Farmers in Ontario’s vegetable- and fruit-rich Simcoe area took to the streets on Tuesday, in a show of solidarity and protest of the health region’s Section 22 order.

Organized by local asparagus farmer Frank Schonberger, the protest was to bring awareness to the plight of farmers in the area who are struggling to meet the health region’s COVID-19 safety requirements.

One farmer estimates as many as 200 tractors took part in the protest through Simcoe.

A group calling itself Farmers of Ontario’s Garden said in a statement released Sunday: “Our hands have been tied by our local Haldimand-Norfolk board of health Section 22 order as it pertains to the three-man-per-bunkhouse quarantine regulations and the new federal government switch (COVID) testing procedures.”

The group says the health authority’s order goes above and beyond what the federal government has outlined, and that the three-man rule applies regardless of the size of the bunkhouse. What’s more, farmers say the recent federal announcement that temporary foreign workers must travel alone to farms to quarantine has added more stress and more cost to coordinate bringing workers home.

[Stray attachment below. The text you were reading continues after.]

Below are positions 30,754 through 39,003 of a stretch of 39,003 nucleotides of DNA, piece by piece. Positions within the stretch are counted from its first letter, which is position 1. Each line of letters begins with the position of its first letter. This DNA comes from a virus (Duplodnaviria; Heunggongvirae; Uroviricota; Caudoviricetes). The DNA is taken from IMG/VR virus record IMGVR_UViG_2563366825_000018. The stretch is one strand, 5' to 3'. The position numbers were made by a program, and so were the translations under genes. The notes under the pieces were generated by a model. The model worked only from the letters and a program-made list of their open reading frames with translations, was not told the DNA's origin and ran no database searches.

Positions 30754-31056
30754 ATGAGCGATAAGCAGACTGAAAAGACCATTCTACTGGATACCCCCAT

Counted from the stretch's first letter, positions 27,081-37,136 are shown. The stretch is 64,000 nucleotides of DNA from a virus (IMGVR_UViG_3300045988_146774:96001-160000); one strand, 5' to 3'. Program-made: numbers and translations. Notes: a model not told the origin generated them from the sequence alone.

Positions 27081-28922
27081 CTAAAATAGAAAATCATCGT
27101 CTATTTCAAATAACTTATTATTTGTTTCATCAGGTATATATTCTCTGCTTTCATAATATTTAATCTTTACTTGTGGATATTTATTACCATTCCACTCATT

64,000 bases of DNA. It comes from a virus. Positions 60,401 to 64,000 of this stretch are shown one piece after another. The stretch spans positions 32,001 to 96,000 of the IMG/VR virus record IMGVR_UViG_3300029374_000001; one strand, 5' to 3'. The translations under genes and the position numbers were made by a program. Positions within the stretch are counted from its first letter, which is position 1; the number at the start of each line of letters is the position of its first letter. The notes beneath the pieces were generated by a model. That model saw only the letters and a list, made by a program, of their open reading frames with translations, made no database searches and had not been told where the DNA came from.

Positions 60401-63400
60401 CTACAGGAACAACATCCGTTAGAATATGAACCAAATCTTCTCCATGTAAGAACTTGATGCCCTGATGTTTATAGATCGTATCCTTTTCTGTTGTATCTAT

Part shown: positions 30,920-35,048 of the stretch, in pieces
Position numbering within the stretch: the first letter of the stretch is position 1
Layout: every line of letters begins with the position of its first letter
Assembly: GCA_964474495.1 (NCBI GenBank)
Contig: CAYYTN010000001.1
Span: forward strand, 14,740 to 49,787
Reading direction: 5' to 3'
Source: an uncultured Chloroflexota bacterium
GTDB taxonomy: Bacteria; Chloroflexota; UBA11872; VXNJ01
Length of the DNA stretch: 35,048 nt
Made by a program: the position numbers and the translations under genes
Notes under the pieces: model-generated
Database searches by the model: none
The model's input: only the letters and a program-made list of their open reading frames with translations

On a Facebook post, Cathie Tokaji-Schonberger posted: “At this time, the farmers of Haldimand and Norfolk are in crisis. The added restriction put upon transportation of our temporary foreign workers in our health district alone has rendered the implementation of quarantining our temporary foreign workers too difficult to achieve for the majority of Norfolk County Farmers. The federal government’s requirement that all workers must be tested on day ten of their quarantine through Switch Health just adds to the difficulty in quarantining workers. This is not about money. It is about time spent complying with over-the-top rules and programs such as offered by Switch Health, which just do not work, at a time when we need to be attending to the details that go into producing safe food for Canadians. Farmers are so preoccupied with attempting to ensure compliance with programs coming at us from all sides.”

The group is calling on all levels of government to help keep “Ontario’s garden” farmers viable as they enter a second growing season under COVID-19 restrictions.

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